On the Radar

  • Hembree Road Operational Improvements
  • Old Roswell Road Operational Improvements
  • Old Roswell and Warsaw Intersection

Here's a pic from the NFCID's presentation that zooms in on the Roswell related "Out of District" projects.

Now, that's a lot of stuff.  There are projects and ideas on this list that I like and some that I don't like.  I can categorize them fairly easily.   

  • Like: Connecting Roads, More Greenways, Rail Transit, Bikepaths, Roundabouts  
  • Don't Like: Lane Additions, More Turn Lanes, Unnecessary Road Signs

That said, I think this is a solid plan for our area.  I support the North Fulton CID's efforts and I think Roswell should get more involved with them.


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Drive Me Out to the Ballgame

Unless you’ve been under a rock, you are aware that the Atlanta Braves have reached an agreement with Cobb County to move the team to a site just outside the perimeter at the 75/285 junction.  This was quite a shock to the region and it has huge implications.  

There are a number of reasons behind the move that have been analyzed ad nauseum in the local and national media.  The details are too meaty to dive into however there are some promising aspects and some very depressing aspects of this deal.  Ultimately, the Braves wanted either a new stadium or a renovated Turner Field and required a lot in return.  The City of Atlanta couldn’t (or wouldn’t depending on whom you ask) compete with Cobb at the moment. The Braves want to get closer to their fan base which is understandable and Cobb is attractive.

Renderings of the proposed stadium show a conceptual mixed use development to the west of the stadium that could work to engage the area and bring a walkable urban environment into the Cumberland area.

The biggest and most laudable piece of this entire deal is the Braves’ commitment to creating a mixed-use destination that can function 365 days a year rather than a single use stadium that operates 81 to 90 days a year.  They envision this being the anchor development for a ‘walkable’ destination.  I’m not sure they will ever achieve true walkability in that area as there are just far too many wide roads and long distances between destinations.  That said, I truly wish them success.  The more walkability in the burbs, the better our region will be.  Unfortunately, my prediction is that it ends up being an over-priced, half-baked “mixed-use” destination full of national brand retailers and chain restaurants.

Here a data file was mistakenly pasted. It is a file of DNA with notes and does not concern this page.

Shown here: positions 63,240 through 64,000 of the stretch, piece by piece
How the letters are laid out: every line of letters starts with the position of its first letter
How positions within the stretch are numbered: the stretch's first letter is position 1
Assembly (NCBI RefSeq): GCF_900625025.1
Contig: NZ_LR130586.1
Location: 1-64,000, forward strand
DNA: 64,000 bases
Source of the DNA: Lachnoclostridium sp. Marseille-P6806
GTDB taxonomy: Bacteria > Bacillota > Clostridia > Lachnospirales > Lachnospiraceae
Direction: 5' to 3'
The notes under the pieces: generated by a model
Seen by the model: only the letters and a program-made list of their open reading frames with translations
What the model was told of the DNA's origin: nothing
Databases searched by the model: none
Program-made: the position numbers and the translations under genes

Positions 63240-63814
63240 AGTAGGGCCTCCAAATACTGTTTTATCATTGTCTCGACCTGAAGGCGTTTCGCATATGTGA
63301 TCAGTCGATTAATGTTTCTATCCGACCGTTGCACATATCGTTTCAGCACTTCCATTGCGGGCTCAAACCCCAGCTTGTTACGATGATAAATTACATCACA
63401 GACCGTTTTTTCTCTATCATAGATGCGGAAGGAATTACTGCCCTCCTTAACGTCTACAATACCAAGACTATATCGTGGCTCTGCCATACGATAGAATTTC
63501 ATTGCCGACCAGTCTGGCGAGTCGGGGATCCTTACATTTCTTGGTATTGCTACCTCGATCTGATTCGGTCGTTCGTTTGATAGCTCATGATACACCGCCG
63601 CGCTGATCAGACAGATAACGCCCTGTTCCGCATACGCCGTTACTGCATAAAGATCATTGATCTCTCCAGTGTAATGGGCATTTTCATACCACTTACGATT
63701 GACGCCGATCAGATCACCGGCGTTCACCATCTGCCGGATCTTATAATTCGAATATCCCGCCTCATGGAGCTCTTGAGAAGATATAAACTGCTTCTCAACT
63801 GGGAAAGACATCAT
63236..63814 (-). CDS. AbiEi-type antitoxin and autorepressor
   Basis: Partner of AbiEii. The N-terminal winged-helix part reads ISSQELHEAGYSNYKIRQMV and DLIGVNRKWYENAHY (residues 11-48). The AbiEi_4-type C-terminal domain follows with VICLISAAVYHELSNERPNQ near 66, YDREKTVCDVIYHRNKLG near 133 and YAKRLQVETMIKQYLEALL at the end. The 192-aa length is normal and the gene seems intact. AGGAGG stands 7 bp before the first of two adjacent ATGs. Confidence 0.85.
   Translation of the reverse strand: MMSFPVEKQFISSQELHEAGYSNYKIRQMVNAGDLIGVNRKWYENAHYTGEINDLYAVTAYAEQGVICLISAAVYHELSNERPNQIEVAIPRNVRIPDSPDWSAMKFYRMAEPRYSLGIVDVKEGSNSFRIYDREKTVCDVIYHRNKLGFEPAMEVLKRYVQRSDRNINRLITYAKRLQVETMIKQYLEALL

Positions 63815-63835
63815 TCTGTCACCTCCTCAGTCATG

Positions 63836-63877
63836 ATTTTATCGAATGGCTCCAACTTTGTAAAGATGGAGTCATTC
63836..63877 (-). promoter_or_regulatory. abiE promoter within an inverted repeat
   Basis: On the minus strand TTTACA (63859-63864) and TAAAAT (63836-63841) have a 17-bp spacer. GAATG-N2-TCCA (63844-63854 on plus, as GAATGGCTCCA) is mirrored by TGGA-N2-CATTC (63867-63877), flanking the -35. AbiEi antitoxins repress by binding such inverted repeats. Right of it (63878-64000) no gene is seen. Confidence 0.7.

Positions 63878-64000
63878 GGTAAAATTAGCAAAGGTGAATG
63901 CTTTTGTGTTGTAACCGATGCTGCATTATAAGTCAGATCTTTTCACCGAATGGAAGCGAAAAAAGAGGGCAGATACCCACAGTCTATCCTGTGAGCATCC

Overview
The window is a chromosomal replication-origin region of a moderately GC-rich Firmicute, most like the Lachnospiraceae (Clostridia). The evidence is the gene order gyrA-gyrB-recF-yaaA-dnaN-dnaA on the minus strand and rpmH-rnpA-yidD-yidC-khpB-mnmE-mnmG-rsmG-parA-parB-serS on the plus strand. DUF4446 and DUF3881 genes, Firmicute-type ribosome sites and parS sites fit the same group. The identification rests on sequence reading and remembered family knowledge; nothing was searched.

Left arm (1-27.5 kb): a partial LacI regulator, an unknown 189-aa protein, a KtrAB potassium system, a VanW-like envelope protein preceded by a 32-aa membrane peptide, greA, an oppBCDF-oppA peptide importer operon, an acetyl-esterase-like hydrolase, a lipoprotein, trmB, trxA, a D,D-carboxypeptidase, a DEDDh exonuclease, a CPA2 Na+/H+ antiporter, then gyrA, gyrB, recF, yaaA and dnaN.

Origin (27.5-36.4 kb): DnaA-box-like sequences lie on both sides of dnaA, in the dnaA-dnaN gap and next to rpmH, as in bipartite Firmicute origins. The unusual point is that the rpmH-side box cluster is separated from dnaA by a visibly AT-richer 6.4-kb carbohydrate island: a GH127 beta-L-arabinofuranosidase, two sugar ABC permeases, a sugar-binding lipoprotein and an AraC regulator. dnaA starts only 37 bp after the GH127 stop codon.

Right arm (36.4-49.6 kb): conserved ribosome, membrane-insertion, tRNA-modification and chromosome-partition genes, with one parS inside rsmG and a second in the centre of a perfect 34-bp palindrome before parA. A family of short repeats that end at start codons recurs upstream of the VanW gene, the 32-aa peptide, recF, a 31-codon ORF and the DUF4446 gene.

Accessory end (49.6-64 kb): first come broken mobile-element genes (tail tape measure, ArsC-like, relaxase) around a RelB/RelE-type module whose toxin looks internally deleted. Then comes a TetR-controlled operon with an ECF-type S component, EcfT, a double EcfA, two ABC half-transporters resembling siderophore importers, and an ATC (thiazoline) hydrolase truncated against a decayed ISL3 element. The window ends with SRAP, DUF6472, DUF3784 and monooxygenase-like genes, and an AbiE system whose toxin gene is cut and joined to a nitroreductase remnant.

The real concern, however, are the traffic implications of this move.  Roswell & East Cobb, in just three short years, Santa Claus, in the form of Cobb County Commissioner Tim Lee (the man behind the curtains on this deal), will be dropping a HUGE lump of coal in your stocking.  You can look forward to 81 traffic inducing home games, 50+ of which are on weekdays, most of which are at 7pm, putting more cars on your already clogged highways and arterials.  Will it be traffic Armageddon?  No, because we already have that at the 75/285 and 400/285 interchanges.  Traffic on Braves game nights will be straight from the bowels of hell.

The map of 2013 Braves ticket sales provides clarity into why the move north makes sense. This will notably change traffic patterns.

Say you’re heading from North Fulton, South Forsyth or even parts of Gwinnett and you want to take in a night game at the new Cobb stadium.  How are you going to get there?  Today, the current debacle that is 400 south to 285 east will take you at least 45 minutes.  That’s before adding a few thousand more vehicles trying to make that trip.  You can probably bank on 75 minutes plus from Alpharetta to the new stadium.  As an alternative, you might try your luck heading through Roswell and East Cobb by taking surface streets over to Marietta.  Adding another 1,000 or so trips through some of the North Fulton and East Cobb intersections will do wonders for the collective psyche of drivers who live around those areas (that’s us).